Final Discussions and Writing a Declaration

Yesterday was our last intensive day of site visits. Today’s sessions in Legon marked the culmination of the week’s visits and workshop’s goal to write a declaration about Ghana’s archaeology and cultural heritage sties. Our activities today were held at the University of Ghana’s (UGL) International House. Workshop organizers, Ray Silverman (University of Michigan, History of Art) and Kodzo Gavua (University of Ghana, Archaeology and Heritage Studies), led the discussions for the morning and afternoon sessions.

In the morning, three graduate students from the University of Michigan (Andrew Gurstelle, Travis Williams. and Allison Martino), summarized the week’s activities and began making connections between the site visits and some of the critical questions we began discussion at the start of the workshop. Next, William Gblerkpor continued yesterday’s discussion with a short presentation about the dissertation research he conducted at Krobo mountain. Following, the current director of the Ghana National Museum, Zagba Nahr Oyortey, shared his insights about the relationships between archaeology and museums, and his anticipated plans for new partnerships and future collaboration. We ended the morning session with campus visits to the bookshop and the Department of Archaeology and Heritage Studies. Workshop participants visited the department’s archaeology museum, which currently features an exhibition on Ghana’s glass beads organized by Gertrude Aba Mansah Eyifa-Dzidzienyo, workshop participant and lecturer in the Department of Archaeology and Heritage Studies at the University of Ghana.

After our break for lunch, we resumed our discussion with an intensive afternoon session to address major issues arising from our site visits. Some of the themes emerging from our discussion included: integrative approaches and attention to local community engagement, alternative museum spaces and conceptualizing museum as process, education and modes of communication, management practices, and the roles of heritage sites in cultivating social cohesion. The conversation then shifted to focusing on the goals and objectives for the declaration.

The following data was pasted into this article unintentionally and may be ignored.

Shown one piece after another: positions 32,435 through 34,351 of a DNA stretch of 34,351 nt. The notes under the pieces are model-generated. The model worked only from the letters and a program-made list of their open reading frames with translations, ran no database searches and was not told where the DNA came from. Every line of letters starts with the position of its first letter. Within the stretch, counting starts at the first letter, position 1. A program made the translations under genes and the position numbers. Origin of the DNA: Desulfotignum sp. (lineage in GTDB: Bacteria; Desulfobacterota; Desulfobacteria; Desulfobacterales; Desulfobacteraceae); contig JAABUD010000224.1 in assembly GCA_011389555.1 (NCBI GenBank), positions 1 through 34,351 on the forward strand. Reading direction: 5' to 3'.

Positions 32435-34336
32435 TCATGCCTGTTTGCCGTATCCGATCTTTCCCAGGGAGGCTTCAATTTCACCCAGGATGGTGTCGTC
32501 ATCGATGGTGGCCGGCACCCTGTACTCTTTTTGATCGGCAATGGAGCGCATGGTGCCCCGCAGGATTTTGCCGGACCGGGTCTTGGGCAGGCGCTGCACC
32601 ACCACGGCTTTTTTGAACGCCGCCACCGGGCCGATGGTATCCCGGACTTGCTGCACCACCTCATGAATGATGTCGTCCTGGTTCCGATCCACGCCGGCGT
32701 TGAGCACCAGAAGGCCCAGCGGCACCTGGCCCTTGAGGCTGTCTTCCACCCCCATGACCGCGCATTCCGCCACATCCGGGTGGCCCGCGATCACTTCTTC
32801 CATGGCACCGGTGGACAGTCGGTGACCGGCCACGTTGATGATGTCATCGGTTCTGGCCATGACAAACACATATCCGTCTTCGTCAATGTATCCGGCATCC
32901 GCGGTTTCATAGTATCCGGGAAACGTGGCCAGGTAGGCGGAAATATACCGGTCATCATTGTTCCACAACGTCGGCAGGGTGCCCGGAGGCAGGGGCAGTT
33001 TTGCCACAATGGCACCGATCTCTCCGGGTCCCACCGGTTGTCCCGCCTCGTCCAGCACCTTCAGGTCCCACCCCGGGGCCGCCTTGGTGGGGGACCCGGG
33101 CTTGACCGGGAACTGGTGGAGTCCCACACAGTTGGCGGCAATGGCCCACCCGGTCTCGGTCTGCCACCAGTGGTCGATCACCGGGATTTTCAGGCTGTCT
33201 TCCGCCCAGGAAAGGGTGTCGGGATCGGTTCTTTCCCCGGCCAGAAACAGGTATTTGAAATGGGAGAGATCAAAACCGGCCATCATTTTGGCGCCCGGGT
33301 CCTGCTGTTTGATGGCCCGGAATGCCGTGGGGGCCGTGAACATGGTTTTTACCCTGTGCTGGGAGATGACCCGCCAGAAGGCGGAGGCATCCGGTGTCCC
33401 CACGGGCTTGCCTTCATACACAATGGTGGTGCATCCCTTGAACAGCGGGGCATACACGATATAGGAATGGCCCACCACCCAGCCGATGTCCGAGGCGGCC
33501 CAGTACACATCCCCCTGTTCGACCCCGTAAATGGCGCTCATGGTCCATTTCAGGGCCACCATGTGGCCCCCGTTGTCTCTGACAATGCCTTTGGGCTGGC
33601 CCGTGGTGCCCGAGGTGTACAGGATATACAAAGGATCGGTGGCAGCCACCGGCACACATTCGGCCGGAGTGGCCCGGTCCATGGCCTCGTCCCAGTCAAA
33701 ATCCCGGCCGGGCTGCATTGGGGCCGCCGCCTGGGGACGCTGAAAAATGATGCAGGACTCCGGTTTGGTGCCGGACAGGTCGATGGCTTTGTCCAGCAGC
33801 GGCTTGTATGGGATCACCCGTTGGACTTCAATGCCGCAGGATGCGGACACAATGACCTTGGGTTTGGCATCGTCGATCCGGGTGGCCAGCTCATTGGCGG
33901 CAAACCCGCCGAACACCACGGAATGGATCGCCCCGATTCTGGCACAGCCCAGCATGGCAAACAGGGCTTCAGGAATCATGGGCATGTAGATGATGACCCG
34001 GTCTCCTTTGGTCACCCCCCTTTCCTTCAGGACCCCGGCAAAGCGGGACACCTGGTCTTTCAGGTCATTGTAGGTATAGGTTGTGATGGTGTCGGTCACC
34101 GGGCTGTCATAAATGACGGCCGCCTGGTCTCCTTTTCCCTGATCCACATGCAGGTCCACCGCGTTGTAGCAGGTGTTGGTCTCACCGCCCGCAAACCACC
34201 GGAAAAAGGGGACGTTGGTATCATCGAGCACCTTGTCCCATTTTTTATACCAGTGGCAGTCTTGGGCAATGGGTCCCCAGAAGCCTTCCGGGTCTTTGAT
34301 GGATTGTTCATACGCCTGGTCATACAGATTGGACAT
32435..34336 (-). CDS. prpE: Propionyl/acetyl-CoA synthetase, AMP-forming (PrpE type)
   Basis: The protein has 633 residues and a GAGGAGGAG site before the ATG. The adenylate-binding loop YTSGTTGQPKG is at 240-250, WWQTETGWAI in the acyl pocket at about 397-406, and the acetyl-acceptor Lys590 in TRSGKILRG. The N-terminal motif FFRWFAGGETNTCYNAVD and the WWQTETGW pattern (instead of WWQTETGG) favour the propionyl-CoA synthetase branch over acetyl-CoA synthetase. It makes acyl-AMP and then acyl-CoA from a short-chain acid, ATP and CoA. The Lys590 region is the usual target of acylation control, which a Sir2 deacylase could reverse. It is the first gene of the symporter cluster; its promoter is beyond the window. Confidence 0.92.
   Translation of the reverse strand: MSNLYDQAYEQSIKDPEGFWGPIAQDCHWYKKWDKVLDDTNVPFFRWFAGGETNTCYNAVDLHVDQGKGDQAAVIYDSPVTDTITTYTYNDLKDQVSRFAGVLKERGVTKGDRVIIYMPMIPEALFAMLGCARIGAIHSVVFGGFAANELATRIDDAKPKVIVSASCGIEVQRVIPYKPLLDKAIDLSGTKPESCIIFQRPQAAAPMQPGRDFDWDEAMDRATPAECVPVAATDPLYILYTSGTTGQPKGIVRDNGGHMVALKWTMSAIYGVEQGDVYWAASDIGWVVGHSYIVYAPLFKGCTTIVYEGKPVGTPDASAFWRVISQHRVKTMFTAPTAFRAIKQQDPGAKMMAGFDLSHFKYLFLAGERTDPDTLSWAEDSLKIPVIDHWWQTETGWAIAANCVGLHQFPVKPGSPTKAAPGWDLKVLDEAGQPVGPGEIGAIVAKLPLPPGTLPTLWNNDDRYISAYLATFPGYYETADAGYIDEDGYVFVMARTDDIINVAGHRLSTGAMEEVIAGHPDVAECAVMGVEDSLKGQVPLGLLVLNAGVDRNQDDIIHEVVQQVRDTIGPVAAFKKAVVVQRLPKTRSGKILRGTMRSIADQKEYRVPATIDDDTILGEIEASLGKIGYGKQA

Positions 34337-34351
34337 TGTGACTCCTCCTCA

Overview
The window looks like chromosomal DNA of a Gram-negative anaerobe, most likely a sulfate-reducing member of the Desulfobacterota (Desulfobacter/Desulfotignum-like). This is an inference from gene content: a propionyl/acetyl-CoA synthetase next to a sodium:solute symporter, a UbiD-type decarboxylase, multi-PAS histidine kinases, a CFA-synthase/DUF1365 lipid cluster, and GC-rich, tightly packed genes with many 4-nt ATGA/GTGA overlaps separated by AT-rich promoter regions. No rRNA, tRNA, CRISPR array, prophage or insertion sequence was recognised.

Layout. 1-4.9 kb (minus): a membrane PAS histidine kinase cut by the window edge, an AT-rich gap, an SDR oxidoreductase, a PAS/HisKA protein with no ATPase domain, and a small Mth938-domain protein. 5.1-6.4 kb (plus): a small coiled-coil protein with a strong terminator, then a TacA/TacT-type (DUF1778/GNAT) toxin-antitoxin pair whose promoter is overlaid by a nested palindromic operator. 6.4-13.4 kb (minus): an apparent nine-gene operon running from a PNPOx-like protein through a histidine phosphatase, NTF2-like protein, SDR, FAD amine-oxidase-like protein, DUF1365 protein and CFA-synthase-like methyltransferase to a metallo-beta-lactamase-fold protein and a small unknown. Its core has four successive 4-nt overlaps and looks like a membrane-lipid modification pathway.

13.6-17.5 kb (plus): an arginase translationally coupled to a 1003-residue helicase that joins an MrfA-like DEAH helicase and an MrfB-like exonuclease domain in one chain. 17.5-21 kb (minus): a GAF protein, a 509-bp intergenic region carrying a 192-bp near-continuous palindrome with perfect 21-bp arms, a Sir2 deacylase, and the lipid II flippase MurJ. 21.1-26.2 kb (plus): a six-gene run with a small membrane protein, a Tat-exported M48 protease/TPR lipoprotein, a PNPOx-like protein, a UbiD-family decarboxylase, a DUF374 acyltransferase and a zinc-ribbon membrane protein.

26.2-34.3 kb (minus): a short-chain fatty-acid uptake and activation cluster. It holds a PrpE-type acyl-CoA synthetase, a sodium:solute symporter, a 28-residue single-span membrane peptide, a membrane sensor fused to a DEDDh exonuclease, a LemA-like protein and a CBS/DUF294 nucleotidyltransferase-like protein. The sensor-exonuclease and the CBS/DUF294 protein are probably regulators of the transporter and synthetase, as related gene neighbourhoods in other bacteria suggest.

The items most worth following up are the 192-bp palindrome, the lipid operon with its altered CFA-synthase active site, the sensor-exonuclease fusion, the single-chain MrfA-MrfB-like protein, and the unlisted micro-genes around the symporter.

A five-person committee was formed to draft the declaration in the afternoon. After the committee met to draft the declaration, the session resumed as they presented the document to the group. The workshop participants then worked together to refine the declaration. By the close of the day’s activities, the participants successfully produced a declaration about Ghana’s archaeology and cultural heritage sites. It will soon be disseminated to important individuals and institutions in Ghana. The declaration represents the culmination of the workshop’s week-long activities and site visits, and participants hope that its recommendations will make a significant contribution to Ghana’s heritage sites.

To celebrate the workshop’s successes and our last evening in Ghana, we went to Chez Afrique, a popular restaurant in East Legon, for a dinner filled with delicious Ghanaian entrees and live music to enjoy on the outdoor patio. Tomorrow, the visiting participants from the UK, South Africa and the United States will return home. The completed declaration represents a significant accomplishment from the workshop. But the conversations with one another arising from our site visits were equally valuable experiences as workshop participants look ahead to future collaboration and continued discussion about the critical issues surrounding archaeology and cultural heritage sites in Ghana.

*Blog entry by Allison Martino, University of Michigan


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